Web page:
Greek and Latin Letters in Late Antiquity
The Christianisation of a Literary Form
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Publisher: Cambridge University Press
Number of Pages: 224
Width: 15.3 cm
Height: 23 cm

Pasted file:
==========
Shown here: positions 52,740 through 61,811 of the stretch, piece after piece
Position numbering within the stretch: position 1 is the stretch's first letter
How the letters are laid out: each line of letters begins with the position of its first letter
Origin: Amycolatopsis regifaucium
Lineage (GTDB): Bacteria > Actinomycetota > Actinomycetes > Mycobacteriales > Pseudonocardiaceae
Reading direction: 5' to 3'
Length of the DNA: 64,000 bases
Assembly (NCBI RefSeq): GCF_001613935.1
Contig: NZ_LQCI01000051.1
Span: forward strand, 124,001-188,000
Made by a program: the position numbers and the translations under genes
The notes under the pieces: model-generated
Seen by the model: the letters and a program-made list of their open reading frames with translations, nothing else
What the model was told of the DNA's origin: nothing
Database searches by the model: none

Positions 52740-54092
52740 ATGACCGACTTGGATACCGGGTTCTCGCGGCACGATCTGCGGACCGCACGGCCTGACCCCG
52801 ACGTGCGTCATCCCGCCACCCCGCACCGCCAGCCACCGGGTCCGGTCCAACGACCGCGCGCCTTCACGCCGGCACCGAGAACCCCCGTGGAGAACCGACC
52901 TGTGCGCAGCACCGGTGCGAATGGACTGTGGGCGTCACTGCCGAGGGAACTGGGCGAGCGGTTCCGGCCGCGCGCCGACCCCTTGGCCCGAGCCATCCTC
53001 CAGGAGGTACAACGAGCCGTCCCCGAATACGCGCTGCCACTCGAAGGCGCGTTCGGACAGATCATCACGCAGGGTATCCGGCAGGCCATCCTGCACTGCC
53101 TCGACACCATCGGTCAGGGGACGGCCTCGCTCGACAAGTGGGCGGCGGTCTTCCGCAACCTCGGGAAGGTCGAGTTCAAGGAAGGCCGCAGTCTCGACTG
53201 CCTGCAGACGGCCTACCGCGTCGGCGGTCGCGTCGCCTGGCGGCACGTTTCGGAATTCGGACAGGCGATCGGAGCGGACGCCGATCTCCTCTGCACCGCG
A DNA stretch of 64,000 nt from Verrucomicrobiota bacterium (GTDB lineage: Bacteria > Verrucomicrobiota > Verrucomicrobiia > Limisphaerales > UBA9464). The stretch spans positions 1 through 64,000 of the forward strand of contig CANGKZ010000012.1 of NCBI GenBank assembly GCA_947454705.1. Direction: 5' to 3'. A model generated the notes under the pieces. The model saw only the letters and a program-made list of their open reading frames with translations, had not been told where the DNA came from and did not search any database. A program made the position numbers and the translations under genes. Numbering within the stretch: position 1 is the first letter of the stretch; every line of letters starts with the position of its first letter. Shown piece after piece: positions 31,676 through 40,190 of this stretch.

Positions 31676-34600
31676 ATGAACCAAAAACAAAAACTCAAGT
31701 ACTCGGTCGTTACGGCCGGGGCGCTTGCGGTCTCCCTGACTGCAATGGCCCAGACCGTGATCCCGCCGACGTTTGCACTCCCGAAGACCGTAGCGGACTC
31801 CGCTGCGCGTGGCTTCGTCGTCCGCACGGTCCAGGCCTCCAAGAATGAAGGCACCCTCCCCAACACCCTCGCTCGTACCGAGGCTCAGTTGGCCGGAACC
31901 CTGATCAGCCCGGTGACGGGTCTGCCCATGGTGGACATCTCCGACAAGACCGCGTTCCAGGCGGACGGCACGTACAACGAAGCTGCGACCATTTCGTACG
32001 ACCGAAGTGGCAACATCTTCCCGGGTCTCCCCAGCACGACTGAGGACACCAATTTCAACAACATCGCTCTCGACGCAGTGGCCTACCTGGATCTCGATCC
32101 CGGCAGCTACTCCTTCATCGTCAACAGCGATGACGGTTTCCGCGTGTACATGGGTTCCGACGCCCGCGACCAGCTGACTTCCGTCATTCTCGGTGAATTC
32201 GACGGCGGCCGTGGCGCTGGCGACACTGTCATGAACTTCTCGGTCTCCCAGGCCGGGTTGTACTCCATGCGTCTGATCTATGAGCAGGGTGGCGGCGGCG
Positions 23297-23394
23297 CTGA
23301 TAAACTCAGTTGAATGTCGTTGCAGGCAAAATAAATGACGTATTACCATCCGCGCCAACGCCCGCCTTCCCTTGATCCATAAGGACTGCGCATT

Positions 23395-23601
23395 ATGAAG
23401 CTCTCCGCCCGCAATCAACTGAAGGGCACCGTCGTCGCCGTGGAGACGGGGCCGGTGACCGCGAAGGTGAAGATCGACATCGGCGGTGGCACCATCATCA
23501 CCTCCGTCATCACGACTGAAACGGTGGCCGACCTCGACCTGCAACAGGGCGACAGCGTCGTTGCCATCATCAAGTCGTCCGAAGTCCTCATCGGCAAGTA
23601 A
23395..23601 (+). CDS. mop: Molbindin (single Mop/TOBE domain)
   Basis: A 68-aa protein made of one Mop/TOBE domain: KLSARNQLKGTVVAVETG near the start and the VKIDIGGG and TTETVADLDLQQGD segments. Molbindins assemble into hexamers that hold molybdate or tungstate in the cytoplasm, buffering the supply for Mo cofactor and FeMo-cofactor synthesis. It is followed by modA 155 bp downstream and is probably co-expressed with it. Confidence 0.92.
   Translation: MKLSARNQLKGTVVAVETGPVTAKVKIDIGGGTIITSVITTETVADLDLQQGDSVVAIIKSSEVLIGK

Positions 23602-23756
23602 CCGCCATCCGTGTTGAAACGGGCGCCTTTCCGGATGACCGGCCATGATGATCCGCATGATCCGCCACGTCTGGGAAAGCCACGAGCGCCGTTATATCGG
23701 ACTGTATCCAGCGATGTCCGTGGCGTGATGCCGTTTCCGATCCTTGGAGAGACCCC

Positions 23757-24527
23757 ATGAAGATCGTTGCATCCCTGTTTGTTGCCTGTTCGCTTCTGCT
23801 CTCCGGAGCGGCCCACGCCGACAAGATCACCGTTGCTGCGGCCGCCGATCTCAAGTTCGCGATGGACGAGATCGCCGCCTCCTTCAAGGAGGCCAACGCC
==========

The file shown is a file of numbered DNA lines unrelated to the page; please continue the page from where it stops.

This is the first general book on Greek and Latin letter-writing in Late Antiquity (300–600 CE). Allen and Neil examine early Christian Greek and Latin literary letters, their nature and function and the mechanics of their production and dissemination. They examine the exchange of Episcopal, monastic and imperial letters between men, and the gifts that accompanied them, and the rarer phenomenon of letter exchanges with imperial and aristocratic women. They also look at the transmission of letter-collections and what they can tell us about friendships and other social networks between the powerful elites who were the literary letter-writers of the fourth to sixth centuries. The volume gives a broad context to late-antique literary letter-writing in Greek and Latin in its various manifestations: political, ecclesiastical, practical and social. In the process, the differences between 'pagan' and Christian letter-writing are shown to be not as great as has previously been supposed.